PSP: Flocking Boids

For our “Console Development” module in the second year of my university degree, we had to produce a tech-demo for the Sony PlayStation Portable using industry-standard development kits.

I wrote a “flocking” algorithm in C, optimised to use the PSP’s VFPU (Vector Floating Point Unit) for increased performance with inline MIPS Assembly. The boids have a simple 3D wireframe mesh, but their movement is limited to a 2D plane. My coursework was awarded with a “B-” grade.

PSP Boids

The algorithm is based on Craig Reynolds‘ steering behaviours, a widely published article from GDC 1999. Here’s a video of it in action, recorded directly from the VGA output of the development kit:

Read on for the details of this project.

Project Details

The red boid provides the debug information on the left, in terms of position on screen and behaviour outputs. The behaviours are known as “Separation”, “Cohesion” and “Alignment”, respectively.

Separation makes the each boid maintain a small distance from those surrounding it so that they avoid bumping into each other; Cohesion makes the boids head toward the average position of those nearby, helping them stay clumped together; and Alignment makes each boid head in approximately the same direction as other nearby boids. These three behaviours combine to produce a “desired velocity” for the boid, which is then added to its position to create the algorithmic movement that you see.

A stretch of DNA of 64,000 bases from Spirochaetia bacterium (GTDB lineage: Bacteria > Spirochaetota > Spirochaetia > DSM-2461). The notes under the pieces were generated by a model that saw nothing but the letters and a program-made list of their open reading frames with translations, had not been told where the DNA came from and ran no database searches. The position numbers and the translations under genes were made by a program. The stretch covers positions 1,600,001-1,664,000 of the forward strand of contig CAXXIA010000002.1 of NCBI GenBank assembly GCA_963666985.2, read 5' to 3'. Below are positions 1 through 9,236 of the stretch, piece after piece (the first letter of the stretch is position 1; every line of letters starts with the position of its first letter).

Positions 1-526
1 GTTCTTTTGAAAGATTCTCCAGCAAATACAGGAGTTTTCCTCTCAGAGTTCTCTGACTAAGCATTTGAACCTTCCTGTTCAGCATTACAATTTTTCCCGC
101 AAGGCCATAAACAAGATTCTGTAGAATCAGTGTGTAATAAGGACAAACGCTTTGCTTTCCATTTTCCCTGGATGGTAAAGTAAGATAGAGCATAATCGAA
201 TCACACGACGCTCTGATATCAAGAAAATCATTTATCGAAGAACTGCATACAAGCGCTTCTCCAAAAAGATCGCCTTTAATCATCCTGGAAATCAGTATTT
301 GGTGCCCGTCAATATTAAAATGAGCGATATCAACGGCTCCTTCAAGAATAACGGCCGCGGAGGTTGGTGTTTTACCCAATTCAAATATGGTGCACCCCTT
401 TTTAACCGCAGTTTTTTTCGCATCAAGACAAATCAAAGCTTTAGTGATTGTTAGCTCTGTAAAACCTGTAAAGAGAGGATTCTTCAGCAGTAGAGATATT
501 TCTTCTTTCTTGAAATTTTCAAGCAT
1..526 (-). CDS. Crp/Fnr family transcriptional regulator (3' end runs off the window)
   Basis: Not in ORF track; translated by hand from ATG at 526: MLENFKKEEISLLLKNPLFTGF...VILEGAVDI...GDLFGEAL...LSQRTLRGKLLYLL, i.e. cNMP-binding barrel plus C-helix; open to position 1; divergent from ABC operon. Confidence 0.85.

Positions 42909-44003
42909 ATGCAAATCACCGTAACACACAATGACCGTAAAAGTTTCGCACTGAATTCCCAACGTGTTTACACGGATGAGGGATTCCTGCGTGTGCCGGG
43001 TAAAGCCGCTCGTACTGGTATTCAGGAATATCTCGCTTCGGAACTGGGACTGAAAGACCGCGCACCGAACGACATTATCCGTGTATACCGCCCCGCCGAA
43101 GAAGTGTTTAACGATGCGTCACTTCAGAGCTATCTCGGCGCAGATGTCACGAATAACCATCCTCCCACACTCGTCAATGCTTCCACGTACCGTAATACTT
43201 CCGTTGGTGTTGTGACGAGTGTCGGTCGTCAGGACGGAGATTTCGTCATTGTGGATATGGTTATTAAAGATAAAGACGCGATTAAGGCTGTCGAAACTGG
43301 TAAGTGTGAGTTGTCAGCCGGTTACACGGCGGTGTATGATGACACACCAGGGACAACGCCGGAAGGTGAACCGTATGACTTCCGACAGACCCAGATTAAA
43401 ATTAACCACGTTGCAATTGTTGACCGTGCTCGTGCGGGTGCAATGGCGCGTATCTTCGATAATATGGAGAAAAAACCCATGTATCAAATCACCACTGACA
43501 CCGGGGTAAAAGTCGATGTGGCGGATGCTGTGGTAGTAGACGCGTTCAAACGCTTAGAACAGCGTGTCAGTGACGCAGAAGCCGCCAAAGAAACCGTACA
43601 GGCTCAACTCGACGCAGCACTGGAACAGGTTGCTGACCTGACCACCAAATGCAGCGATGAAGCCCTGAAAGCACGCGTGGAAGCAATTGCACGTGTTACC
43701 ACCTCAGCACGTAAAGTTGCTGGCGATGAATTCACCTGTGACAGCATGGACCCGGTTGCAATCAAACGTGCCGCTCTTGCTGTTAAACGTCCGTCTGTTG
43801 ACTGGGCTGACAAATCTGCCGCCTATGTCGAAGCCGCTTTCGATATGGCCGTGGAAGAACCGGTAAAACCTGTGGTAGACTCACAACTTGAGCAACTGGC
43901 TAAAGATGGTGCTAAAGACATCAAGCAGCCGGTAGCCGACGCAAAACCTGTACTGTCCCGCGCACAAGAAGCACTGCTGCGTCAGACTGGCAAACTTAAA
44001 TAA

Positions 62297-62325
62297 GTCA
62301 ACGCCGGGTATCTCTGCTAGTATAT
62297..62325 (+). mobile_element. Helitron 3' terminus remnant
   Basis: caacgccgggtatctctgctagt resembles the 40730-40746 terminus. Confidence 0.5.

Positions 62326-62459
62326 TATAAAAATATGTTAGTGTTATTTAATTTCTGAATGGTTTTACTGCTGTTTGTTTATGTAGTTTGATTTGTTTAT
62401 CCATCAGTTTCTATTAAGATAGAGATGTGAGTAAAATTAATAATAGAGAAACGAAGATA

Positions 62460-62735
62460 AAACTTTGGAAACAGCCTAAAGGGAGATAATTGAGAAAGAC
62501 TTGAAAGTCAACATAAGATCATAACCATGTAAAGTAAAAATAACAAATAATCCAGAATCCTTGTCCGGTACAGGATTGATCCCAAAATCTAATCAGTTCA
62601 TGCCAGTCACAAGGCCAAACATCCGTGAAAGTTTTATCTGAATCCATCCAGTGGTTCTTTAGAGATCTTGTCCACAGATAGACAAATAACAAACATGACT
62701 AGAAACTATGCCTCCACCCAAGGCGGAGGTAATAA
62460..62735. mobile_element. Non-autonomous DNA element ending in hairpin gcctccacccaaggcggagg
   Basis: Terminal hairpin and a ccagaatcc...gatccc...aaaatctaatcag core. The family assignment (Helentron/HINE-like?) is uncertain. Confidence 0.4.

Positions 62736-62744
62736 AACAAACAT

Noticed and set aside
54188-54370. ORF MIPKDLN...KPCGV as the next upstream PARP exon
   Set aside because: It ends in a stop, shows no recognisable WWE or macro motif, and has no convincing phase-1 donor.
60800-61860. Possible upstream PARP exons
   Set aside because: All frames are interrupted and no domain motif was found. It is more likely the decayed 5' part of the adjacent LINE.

More realistic movement can be achieved by limiting the boid’s ability to react to its desired velocity, versus its actual velocity. For example, if the boid were a car, its turning circle would get wider the faster it went, and it would also take longer to accelerate or brake.


3 Replies to “PSP: Flocking Boids”

  1. Nice project. Regarding performance issues: once you hit ~100 boids, the O(n^2) effects start to dominate. If you revisit this kind of simulation, look at improving algorithms and data structures, particularly spatial hashing. See the boids plug-in of OpenSteer ( specifically: or this PS3 implementation:


    1. Thanks very much for taking the time to look at my project! I found your work fascinating. Had this module run for longer, it would have been nice to implement spatial partitioning to squeeze more performance out of the PSP, and also to add some more of the behaviours described in your articles.

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